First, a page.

The two year old African Union, which vowed at its founding to abandon member nations' long aversion to intervening in each others' wars, finds itself on the spot at its annual summit as a result of violence involving attacks on civilians in Darfur.
"We cannot close our eyes to catastrophes," said the Ethiopian Foreign Minister Seyoum Mesfin of Darfur, which the UN calls the world's worst humanitarian crisis.
"Without peace Africa cannot pursue health, education and investment."
The AU wants heads of state of its 53 members at the July 6-8 gathering to agree innovative ways of keeping the peace on the continent, but at the same time to kick the habit of taking far-reaching decisions without paying for their implementation, a failing of the AU's ineffectual predecessor, the Organisation of Africa Unity.
There is doubt about whether member governments struggling to pull themselves out of poverty can pay the steep bills peace efforts could entail not only in Darfur, but also potentially in other troubled countries such as Democratic Republic of Congo, Ivory Coast, Central African Republic and Somalia.
"We have to dig deep in our pockets, according to capacity," Leonardo Simao, Foreign Minister of Mozambique, one of the world's poorest countries, told reporters.
"The will is there, but not necessarily the ability."
War is a preoccupation of the cash-strapped AU because its ambitious plans for the continent's economic rebirth are dependent on stabilising a continent that has seen 186 coups and 26 major wars in the past half century.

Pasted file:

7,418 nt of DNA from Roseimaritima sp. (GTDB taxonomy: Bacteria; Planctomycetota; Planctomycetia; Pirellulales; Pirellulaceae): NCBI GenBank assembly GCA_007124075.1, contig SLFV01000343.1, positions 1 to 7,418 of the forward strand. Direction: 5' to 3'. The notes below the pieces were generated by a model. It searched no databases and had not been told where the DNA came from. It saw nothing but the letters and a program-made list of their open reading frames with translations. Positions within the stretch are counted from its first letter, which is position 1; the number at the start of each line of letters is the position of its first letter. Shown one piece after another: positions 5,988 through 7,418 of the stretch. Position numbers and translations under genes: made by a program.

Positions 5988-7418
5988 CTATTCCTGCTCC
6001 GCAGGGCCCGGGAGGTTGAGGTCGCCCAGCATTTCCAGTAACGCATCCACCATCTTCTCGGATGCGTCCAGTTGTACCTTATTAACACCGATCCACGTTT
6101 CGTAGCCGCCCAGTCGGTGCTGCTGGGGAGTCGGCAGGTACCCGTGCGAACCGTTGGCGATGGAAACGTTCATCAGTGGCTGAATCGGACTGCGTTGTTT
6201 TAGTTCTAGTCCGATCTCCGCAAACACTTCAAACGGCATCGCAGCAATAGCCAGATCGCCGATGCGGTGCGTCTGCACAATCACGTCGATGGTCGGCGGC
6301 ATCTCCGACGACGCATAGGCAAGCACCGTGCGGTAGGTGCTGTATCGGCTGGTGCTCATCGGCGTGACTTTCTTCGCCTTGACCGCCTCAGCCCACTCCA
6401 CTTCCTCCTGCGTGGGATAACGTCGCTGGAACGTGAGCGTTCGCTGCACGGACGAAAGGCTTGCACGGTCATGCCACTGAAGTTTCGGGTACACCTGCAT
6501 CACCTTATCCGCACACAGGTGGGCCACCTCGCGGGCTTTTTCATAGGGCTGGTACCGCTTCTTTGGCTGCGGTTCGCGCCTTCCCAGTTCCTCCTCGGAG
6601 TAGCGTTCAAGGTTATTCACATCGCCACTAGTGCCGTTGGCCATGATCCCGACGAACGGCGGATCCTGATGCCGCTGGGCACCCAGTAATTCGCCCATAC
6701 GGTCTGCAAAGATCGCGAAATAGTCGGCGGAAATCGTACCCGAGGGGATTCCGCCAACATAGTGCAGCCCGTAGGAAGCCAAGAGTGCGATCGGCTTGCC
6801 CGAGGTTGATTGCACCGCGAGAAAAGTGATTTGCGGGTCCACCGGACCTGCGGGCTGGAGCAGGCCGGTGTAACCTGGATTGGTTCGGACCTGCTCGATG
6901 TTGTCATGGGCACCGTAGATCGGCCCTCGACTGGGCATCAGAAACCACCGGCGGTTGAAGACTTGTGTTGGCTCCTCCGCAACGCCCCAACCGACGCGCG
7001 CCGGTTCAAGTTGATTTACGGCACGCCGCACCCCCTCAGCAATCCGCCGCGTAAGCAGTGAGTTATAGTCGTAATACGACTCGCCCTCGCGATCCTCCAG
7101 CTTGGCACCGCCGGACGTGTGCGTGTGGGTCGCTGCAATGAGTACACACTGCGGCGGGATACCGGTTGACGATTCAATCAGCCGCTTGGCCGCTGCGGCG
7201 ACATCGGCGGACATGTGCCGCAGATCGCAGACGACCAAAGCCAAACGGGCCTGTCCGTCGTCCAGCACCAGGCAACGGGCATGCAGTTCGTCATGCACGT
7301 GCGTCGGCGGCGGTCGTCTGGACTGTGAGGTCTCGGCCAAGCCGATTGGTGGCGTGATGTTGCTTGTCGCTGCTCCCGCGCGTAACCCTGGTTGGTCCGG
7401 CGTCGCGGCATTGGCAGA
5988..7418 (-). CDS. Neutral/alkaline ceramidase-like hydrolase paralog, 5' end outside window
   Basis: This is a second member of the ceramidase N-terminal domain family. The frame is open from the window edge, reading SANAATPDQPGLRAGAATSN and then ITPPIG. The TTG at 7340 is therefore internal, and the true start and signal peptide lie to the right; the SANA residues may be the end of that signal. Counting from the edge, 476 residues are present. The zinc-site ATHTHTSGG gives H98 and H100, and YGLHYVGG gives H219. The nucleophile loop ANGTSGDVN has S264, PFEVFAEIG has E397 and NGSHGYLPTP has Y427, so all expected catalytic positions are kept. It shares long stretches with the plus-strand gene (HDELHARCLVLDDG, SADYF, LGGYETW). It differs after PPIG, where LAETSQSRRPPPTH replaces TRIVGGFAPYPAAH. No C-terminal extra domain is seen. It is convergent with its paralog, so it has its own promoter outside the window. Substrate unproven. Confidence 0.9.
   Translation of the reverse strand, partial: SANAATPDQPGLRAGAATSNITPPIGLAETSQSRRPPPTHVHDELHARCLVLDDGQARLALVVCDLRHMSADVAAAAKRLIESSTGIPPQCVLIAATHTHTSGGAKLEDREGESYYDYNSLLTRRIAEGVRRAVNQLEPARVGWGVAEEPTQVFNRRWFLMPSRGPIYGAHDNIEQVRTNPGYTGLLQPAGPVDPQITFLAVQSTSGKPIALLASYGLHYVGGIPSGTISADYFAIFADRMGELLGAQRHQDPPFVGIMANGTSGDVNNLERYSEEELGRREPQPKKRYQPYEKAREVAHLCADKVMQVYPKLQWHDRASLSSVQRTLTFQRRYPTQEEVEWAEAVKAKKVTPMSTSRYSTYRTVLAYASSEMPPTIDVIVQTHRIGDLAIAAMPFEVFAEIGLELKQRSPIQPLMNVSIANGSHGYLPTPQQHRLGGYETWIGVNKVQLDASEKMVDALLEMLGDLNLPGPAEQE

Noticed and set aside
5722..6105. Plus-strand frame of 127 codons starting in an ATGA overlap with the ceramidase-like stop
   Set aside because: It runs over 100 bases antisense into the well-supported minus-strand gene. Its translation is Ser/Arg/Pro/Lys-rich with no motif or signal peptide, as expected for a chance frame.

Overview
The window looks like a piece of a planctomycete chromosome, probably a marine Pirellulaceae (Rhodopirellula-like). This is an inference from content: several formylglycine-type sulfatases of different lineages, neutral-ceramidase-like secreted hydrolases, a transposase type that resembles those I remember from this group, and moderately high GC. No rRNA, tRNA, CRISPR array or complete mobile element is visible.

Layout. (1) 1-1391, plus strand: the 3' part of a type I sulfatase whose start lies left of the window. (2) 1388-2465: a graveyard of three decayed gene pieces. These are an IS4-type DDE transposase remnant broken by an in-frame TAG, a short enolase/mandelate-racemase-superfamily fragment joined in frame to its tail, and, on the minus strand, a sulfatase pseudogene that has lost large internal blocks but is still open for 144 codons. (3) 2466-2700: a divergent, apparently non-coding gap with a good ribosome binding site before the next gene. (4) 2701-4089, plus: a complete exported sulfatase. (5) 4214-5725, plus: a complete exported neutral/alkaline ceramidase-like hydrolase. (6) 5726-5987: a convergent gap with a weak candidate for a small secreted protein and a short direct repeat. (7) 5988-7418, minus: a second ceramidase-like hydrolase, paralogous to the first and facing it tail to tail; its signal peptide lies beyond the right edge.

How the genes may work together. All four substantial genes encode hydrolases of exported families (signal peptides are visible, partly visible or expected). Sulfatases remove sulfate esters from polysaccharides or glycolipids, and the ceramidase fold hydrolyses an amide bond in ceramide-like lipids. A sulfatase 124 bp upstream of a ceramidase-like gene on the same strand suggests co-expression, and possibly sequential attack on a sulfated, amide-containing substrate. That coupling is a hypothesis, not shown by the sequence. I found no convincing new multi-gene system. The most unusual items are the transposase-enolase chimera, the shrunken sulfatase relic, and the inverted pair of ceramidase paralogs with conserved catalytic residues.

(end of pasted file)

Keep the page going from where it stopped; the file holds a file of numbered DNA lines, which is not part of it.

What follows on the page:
Tongue in cheek, veteran AU-watcher Tajudeen Abdul Raheem asked how it is that African leaders who do not seem to have a problem finding the money to go to war ask foreign aid agencies to help feed and educate their people.
"The will is there, but not necessarily the ability"
Foreign Minister of Mozambique
"I can neither believe nor accept a situation where our governments can fight unjust wars without going to donors or the IMF/World Bank, but cannot find the resources when it comes to building a peaceful and united Africa," the Uganda-based Nigerian said.
Fully implemented, the AU's proposed programmes, including an elaborate network of peace-making institutions, could eventually cost up to $600 million a year, officials say, way above its current annual spending of about $40 million.
The UN estimates Africa would have to double its average annual growth rate to seven percent to halve extreme poverty on the continent by the year 2015, one of the UN Millennium Development Goals.
Darfur will loom large in an address UN Secretary General Kofi Annan will make at the meeting after visiting Sudan and neighbouring Chad last week to assess the situation.
A million people are believed to have
Sudan pledged on Saturday to disarm militias, known as Janjaweed, who have allegedly driven more than one million people from their homes in west Sudan's Darfur region and to accept human rights monitors in the area.
The United Nations says thousands could die of disease and hunger during the coming rainy season unless a massive aid operation is set up.
Long conflict between nomadic tribes and farmers over scarce resources in Darfur intensified when a revolt broke out last year.
Rebels accuse Khartoum of arming the Janjaweed, a charge the government denies.
The AU is deploying unarmed observers and says that if all parties agree it is necessary, it will send armed peacekeepers to protect the monitors.